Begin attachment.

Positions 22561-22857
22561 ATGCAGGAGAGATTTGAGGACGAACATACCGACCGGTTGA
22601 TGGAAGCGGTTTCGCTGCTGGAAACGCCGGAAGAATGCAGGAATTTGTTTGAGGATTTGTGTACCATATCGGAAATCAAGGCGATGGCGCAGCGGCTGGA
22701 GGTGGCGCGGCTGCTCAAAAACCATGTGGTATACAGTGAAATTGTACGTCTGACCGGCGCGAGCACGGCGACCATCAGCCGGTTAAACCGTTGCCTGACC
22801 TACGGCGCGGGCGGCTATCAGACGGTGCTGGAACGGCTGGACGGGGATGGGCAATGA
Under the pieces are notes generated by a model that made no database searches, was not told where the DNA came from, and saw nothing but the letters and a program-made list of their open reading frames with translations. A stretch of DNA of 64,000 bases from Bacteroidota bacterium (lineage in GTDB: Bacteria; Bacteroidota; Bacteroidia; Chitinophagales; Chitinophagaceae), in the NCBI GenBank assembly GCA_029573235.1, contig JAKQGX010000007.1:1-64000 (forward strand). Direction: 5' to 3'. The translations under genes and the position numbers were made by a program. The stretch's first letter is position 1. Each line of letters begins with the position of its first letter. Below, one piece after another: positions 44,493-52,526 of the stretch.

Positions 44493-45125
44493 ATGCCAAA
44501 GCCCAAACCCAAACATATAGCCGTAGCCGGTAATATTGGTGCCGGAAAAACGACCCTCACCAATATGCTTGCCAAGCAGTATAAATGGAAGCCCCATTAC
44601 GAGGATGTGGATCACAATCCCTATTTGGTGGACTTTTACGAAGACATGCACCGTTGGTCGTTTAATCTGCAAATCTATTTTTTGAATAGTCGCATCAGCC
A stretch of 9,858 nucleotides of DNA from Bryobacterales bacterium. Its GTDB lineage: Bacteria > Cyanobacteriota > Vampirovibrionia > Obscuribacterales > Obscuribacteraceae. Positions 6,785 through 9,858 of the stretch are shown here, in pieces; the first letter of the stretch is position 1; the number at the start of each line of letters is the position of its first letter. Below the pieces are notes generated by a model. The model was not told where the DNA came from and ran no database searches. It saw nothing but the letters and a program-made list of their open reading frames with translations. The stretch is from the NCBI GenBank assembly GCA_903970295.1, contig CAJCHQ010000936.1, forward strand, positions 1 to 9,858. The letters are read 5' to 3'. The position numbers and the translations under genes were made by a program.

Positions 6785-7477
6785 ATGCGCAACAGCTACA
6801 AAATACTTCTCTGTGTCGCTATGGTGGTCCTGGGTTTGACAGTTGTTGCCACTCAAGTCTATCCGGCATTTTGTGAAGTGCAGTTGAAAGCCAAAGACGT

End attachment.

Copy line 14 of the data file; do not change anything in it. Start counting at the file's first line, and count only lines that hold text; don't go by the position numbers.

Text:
6801 AAATACTTCTCTGTGTCGCTATGGTGGTCCTGGGTTTGACAGTTGTTGCCACTCAAGTCTATCCGGCATTTTGTGAAGTGCAGTTGAAAGCCAAAGACGT